WHO IS DEMANDING A STOP OF THE EXECUTION OF LUCIO?
More than half of the members of the Texas Legislative Assembly called for a halt to his execution. A bipartisan group of Texas lawmakers this month traveled to Gatesville, where the state houses female death row inmates, and prayed with Lucio.
Five of the 12 jurors who convicted Lucio and a substitute juror questioned their decision and asked him to get a new trial.
Lucio’s cause also has the support of religious leaders and has been featured on HBO’s “Last Week Tonight with John Oliver.”
Lucio’s family and supporters traveled across Texas and held rallies and screenings of a 2020 documentary about his case, “The State of Texas vs. Melissa.”
Ahead of Monday’s court ruling, Lucio’s supporters held a prayer vigil inside the state Capitol in Austin as they awaited word from the Texas Board of Pardons and Paroles on his clemency request. On Saturday, supporters held rallies in 16 US cities, including Houston, Boston and Columbus, Ohio.
WHERE ARE THE EFFORTS TO STOP HIS EXECUTION?
The Texas Board of Pardons and Pardons was instructed on Monday to consider a request to commute his death sentence to life imprisonment or grant him a 120-day stay of execution, but that hearing was postponed by order of the Court of Appeal. Lucio also had an appeal pending in federal court to prevent his execution. The federal appeal and leniency request are now shelved as the case returns to the trial judge in Brownsville.
It was not immediately clear when the lower court would begin to review his case. Tivon Schardl, one of Lucio’s attorneys, said they hoped to convince the trial judge to recommend that the appeals court grant him a new trial.
If the board had taken up his case and decided to recommend the commutation of his sentence or a reprieve, it would have required Abbott’s approval. The governor has only granted clemency to one death row inmate since taking office in 2015. Abbott commuted the death sentence to life without parole for Thomas “Bart” Whitaker, who was convicted of shot and killed his mother and brother. Whitaker’s father was also shot but survived and led the effort to spare his son’s life.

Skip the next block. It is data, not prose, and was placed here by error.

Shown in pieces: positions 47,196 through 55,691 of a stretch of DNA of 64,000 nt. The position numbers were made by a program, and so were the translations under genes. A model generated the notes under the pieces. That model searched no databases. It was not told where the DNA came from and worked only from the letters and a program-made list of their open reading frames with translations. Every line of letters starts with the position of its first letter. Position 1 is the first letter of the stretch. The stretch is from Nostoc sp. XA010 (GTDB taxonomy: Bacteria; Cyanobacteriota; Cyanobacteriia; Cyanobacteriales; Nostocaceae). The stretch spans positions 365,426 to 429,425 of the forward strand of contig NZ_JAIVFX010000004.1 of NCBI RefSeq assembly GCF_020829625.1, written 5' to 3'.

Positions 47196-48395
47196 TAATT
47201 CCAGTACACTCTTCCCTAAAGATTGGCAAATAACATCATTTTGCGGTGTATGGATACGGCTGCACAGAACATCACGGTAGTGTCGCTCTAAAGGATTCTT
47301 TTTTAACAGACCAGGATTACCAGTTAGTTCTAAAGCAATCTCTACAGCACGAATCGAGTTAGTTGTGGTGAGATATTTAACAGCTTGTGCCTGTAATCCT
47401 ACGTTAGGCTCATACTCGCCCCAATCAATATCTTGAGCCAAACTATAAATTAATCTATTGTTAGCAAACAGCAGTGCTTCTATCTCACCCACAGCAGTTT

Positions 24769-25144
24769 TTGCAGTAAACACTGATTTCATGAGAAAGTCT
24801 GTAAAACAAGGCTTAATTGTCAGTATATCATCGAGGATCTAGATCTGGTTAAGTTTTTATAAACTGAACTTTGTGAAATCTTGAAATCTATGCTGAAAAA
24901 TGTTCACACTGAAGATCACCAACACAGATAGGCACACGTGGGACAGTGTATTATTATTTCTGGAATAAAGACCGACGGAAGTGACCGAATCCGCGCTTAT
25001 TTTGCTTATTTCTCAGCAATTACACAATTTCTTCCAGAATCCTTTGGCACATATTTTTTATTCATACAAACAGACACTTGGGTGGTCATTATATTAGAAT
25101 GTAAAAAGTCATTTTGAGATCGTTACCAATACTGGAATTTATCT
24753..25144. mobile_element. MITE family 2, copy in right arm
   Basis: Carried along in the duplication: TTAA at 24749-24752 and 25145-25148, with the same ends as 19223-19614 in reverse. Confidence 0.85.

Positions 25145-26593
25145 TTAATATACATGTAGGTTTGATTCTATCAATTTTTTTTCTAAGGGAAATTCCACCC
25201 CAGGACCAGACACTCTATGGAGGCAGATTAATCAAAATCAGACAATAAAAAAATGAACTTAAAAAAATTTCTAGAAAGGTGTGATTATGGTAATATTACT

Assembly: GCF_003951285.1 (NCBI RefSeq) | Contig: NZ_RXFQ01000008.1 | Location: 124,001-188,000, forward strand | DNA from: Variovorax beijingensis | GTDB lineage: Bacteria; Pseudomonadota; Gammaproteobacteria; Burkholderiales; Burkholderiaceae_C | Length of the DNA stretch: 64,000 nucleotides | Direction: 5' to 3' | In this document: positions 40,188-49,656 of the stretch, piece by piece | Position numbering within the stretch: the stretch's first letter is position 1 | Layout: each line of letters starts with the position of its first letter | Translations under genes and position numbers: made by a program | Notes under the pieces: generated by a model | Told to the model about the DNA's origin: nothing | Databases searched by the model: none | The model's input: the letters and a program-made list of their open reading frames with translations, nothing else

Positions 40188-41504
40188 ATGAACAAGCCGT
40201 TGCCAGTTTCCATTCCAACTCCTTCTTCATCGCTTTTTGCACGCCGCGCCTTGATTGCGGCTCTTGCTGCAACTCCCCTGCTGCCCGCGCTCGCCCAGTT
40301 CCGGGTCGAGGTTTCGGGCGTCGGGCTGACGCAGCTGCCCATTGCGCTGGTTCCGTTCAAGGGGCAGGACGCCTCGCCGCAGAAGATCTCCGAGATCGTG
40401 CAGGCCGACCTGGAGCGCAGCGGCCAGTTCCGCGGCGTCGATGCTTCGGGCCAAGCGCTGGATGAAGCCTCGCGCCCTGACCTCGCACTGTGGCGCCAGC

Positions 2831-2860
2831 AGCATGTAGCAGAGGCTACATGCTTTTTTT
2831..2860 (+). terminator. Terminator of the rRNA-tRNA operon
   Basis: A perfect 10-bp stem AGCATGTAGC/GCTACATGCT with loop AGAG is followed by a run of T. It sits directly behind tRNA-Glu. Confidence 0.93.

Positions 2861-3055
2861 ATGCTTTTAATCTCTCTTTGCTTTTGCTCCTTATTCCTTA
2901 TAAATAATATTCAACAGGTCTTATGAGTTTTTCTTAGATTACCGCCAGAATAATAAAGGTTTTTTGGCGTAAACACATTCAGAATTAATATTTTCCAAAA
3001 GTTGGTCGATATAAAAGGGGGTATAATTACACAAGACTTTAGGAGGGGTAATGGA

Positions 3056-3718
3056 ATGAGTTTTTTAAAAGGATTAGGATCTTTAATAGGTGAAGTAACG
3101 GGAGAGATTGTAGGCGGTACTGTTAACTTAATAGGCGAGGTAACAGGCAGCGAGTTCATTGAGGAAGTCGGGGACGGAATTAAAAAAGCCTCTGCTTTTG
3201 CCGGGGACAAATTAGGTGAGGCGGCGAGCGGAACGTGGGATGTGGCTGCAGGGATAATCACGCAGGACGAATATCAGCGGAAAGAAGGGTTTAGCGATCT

HOW OFTEN ARE WOMEN EXECUTED?
It’s rare in the United States, according to the Washington-based Death Penalty Information Center, a nonprofit that takes no position on capital punishment but has criticized how states carry out executions. Women make up just 3.6% of the more than 16,000 confirmed executions in the United States since the colonial period of the 1600s, according to the group’s data.
Since the U.S. Supreme Court reinstated the death penalty in 1976, 17 women have been executed nationwide, the data shows. Texas has put more women to death – six – than any other state. Oklahoma is next, with three, and Florida has run two.
The federal government has executed a woman since 1976. Lisa Montgomery of Kansas received a lethal injection in January 2021 after the Trump administration resumed executions in the federal system after a 17-year hiatus. The Justice Department halted executions again under the Biden administration.
Follow Juan A. Lozano on Twitter: https://twitter.com/juanlozano70.